It is impossible for me to fathom the amount of courage it took back in 1774 for Caesar Sarter, a former slave, to publish his anti-slavery essay in The Essex Journal and Merrimack Packet as the American colonists began to agitate for their freedom from England.

 

“I need not point out the absurdity of your exertions for liberty, while you have slaves in your houses, for one minute's reflection is, methinks, sufficient for that purpose.--You who are deterred from liberating your slaves, by the consideration of the ill consequences to yourselves must remember, that we were not the cause of our being brought here. If the compelling us, against our wills, to come here was a sin; to retain us, without our consent, now we are here, is, I think, equally culpable let ever so great inconvenience arising therefrom, accrue to you. Not to trespass too much on your patience; would you unite in this generous, this noble purpose of granting us liberty;”

former slave Caesar Sarter 

 

On July 4th, a day when many of us gather to hear speeches about the founding of the United States of America, it is hard for me not to think about the 500,000 enslaved Africans who made up twenty percent of the population, or the estimated 50,000 free blacks and runaway slaves like Sarter who were fighting their own revolution within a revolution on behalf of their fellow Africans.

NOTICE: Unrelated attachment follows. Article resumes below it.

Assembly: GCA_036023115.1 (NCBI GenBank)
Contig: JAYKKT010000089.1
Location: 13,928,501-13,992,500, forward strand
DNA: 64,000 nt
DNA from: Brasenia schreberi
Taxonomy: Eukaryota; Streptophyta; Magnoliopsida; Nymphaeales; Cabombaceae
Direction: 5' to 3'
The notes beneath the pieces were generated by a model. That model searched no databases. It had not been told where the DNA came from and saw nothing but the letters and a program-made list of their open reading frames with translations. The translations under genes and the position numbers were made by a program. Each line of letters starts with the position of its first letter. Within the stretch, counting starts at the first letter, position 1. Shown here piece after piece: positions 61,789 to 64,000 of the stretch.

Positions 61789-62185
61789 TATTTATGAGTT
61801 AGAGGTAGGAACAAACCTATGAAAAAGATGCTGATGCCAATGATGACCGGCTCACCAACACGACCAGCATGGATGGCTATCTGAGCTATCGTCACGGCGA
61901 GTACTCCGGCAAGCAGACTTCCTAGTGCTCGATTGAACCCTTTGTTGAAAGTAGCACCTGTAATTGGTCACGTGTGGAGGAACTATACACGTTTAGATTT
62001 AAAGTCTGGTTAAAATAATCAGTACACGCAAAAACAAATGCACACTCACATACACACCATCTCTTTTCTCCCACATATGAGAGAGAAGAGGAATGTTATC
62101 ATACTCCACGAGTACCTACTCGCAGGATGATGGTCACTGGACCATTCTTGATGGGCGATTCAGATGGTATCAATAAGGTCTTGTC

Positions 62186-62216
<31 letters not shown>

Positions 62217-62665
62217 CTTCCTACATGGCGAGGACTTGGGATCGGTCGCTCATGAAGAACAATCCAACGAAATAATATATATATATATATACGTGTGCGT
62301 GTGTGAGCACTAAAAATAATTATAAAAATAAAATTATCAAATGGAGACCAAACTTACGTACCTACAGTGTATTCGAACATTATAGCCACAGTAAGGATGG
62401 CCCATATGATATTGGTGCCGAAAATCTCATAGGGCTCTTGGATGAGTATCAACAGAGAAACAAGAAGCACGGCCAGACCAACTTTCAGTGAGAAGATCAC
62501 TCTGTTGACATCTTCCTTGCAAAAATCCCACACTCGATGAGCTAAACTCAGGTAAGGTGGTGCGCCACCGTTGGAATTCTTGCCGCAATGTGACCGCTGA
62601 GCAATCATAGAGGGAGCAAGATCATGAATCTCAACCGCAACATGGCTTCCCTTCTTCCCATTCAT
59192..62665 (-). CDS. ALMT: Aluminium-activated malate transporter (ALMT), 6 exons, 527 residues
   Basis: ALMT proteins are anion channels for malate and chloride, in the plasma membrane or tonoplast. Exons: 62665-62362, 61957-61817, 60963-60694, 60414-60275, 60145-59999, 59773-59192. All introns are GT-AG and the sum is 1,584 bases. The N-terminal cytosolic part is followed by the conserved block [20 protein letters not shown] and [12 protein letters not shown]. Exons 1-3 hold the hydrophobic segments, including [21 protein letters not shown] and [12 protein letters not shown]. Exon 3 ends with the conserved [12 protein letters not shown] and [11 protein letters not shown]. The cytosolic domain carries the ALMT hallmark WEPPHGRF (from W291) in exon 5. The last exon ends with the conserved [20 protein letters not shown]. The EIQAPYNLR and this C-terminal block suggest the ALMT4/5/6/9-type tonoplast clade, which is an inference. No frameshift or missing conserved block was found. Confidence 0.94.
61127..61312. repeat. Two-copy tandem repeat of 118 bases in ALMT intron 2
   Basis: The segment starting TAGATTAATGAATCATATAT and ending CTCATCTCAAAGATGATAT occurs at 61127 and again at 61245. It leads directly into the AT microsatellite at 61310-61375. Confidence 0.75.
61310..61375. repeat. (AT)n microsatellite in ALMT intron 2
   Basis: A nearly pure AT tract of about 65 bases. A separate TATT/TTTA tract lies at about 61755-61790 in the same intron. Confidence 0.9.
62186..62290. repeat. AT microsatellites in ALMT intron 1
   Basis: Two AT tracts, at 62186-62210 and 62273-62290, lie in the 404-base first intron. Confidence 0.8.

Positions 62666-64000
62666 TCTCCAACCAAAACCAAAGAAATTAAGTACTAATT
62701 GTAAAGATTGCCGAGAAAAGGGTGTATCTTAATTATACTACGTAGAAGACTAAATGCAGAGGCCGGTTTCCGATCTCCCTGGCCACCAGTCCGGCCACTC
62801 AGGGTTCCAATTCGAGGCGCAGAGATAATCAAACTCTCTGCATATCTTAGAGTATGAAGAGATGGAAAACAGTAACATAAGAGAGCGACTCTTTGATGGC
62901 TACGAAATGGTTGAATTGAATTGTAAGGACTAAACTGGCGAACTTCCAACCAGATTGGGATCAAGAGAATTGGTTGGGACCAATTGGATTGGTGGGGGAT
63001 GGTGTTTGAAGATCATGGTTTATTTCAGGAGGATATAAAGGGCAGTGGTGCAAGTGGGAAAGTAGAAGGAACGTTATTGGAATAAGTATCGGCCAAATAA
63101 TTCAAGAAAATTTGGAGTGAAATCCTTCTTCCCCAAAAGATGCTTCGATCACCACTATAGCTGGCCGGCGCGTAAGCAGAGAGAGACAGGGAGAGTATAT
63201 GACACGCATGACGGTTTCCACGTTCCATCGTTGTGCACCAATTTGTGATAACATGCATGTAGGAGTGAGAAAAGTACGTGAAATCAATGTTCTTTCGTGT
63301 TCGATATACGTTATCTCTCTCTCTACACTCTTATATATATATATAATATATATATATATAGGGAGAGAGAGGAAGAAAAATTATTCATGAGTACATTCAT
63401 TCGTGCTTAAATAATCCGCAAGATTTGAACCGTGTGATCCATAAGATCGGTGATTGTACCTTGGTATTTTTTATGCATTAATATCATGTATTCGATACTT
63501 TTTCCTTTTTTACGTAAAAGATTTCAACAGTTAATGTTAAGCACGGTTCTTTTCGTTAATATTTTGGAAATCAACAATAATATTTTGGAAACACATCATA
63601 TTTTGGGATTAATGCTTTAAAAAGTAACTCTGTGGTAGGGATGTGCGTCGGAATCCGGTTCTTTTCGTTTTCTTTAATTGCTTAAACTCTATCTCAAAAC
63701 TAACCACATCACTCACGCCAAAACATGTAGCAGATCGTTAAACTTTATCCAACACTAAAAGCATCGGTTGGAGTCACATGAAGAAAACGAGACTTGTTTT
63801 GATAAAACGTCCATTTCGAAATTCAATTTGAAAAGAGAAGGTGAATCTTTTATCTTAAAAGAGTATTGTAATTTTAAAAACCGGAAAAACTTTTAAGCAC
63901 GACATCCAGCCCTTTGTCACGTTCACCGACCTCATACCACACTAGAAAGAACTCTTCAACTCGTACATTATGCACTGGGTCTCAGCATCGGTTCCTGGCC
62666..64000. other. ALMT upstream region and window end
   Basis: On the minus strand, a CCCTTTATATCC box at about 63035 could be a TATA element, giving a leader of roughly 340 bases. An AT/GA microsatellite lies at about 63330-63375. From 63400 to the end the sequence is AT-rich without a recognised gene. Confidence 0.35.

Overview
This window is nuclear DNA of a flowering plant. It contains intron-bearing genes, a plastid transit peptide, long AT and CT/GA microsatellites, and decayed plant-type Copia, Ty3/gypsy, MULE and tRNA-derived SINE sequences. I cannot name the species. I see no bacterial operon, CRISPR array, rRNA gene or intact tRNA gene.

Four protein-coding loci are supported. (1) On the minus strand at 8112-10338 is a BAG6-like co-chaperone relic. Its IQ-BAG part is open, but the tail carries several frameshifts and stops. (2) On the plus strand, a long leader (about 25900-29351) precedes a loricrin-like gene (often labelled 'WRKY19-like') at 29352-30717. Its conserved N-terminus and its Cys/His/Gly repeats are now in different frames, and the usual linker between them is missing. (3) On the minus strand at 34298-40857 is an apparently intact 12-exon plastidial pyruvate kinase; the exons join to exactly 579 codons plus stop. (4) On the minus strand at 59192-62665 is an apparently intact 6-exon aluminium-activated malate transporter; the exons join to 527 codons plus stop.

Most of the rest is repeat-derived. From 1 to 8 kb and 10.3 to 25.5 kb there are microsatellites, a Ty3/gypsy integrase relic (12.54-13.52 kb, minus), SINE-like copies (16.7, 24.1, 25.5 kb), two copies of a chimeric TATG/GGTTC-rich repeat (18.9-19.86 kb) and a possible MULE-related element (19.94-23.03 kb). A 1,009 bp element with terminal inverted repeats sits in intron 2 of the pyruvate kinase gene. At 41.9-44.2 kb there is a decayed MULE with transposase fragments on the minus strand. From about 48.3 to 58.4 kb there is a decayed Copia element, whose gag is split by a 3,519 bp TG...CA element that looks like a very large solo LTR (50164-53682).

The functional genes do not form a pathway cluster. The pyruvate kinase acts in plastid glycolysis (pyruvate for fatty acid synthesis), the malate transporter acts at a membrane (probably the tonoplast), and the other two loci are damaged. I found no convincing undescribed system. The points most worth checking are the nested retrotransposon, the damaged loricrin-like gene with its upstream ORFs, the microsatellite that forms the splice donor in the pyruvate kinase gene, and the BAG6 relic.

“Let me, who have now no less than eleven relatives suffering in bondage beseech you good people, to attend to the request of a poor African, and consider the evil consequences, and gross heinousness of reducing to, and retaining in slavery a free people. Would you desire the preservation of your own liberty? As the first step let the oppressed Africans be liberated; then, and not till then, may you with confidence and consistency of conduct, look to Heaven for a blessing on your endeavours to knock the shackles with which your task masters are hampering you, from your own feet.”

former slave Caesar Sarter

 

As David Waldstreicher, noted historian at Temple University has observed, "no one was quicker to perceive the tensions between the Revolution's rhetoric of freedom and the reality of slavery than the slaves, ex-slaves, and kin of slaves themselves."

 

“Your fore fathers, as I have been often informed, left their native country, together with many dear friends, and came into this country, then a howling wilderness inhabited, only, by savages, rather choosing, under the protection of their God, to risk their lives, among those merciless wretches, than submit to tyranny at home: While, therefore, this conduct gives you their exalted sense of the worth of Liberty, at the same time, it shews their utmost abhorrence of that Curse of Curses, Slavery.”

former slave Caesar Sarter